Aggrey is busy learning the alphabet.
The 6-year-old grips a foam letter Z inside the Deafblind Unit at Buckley High School in Iganga, Uganda. He feels around to find the matching cutout shape, and when he fits the right pieces together his face lights up with a wide grin.
Aggrey, who is deafblind, is one of approximately 43,000 students in Uganda with special needs benefiting from a literacy program managed by Perkins International.
Since 2015, Perkins International has administered the special education component of the Uganda School Health and Reading Program, a U.S. government-funded initiative designed to improve reading and health education.
Perkins has trained hundreds of teachers, administrators and school inspectors, equipping them with specialized skills they need to support children with disabilities – including those with visual impairment, multiple disabilities and deafblindness.
“It’s our role to ensure children with disabilities are included,” said Angela Affran, Perkins International’s Africa programs coordinator. “Literacy is key to help children like Aggrey grow up and lead more independent lives. We are already seeing positive results.”
Currently, many children in Uganda aren’t learning to read and write. In this developing East African nation, poverty is widespread and class sizes are large. In one rural region the average class has 117 students, according to the United States Agency for International Development (USAID), which funds the School Health and Reading Program.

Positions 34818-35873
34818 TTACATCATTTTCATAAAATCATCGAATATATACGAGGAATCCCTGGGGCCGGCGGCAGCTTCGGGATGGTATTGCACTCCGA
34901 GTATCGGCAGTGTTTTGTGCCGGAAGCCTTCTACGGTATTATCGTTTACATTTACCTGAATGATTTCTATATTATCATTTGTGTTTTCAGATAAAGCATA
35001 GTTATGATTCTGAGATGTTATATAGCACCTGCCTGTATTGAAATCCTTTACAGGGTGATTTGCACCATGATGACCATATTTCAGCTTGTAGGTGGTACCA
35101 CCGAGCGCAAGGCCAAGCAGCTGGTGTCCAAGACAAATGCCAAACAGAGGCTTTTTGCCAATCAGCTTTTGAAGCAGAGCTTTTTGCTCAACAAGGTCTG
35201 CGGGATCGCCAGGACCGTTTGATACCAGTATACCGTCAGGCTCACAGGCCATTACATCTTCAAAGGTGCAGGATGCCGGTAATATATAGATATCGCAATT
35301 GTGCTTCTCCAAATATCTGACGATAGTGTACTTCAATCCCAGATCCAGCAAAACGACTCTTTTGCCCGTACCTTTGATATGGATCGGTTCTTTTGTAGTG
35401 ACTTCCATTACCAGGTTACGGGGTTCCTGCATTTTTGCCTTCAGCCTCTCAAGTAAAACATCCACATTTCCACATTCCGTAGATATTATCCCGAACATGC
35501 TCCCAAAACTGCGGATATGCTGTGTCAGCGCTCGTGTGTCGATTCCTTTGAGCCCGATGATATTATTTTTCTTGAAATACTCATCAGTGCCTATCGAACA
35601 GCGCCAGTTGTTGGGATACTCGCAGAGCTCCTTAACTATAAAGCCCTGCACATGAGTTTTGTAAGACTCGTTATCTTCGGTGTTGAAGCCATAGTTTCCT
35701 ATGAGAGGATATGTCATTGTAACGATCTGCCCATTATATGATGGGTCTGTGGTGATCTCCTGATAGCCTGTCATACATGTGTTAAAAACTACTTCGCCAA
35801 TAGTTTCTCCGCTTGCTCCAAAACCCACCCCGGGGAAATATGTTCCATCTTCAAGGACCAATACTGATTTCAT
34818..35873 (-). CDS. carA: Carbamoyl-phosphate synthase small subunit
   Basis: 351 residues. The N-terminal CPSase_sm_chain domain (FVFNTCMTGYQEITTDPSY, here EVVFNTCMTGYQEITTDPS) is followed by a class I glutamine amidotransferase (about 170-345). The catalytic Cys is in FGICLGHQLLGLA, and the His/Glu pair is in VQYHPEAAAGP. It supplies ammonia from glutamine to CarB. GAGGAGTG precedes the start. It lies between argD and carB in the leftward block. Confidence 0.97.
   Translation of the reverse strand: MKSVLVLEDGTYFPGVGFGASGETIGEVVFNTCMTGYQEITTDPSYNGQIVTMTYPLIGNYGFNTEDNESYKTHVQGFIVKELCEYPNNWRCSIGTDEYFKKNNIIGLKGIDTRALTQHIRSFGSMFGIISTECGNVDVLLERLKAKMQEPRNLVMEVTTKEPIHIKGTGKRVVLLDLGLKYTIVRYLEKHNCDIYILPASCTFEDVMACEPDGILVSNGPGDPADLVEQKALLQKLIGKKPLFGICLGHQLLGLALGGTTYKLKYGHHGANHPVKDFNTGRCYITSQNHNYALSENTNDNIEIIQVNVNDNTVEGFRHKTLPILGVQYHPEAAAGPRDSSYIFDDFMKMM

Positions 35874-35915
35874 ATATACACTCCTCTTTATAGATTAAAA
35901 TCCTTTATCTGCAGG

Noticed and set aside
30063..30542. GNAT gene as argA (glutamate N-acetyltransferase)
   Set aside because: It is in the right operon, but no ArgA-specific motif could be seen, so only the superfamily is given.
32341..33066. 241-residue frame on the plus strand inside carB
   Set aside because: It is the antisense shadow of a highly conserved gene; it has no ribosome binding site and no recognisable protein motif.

Children with disabilities face even steeper challenges. Many teachers lack the knowledge and skills required to meet their unique needs, so students who are blind or otherwise disabled are vulnerable to being excluded from classroom activities and falling behind.
Perkins International is working to change that, in cooperation with the Ugandan government.
Francis Odongo is one of four teachers at the Bishop Willis Demonstration School in Iganga who received special education training.
“This new knowledge has helped our teachers help their students with special needs,” he said. “They now know how to assess student performance and decide which particular teaching method to use, depending on the student’s disability.”
In addition, Perkins International trained Bishop Willis’ staff in brailler repair, and helped establish vocational training programs for students at the school’s Resource Center for the Blind.
“Perkins has helped this younger generation of students obtain an education,” said Odongo.
The School Health and Reading Program also includes a health education component focusing on HIV and AIDS prevention. Altogether, the educational initiatives funded by USAID have reached over 1.5 million children in 3,500 schools in Uganda since the program began in 2013. The five-year effort will end in May 2017.
“The world needs more well-trained teachers,” said Michael Delaney, executive director of Perkins International. “With the help of USAID and the Ugandan government, we’re doing our part to ensure that more children with disabilities receive the education they need to thrive.”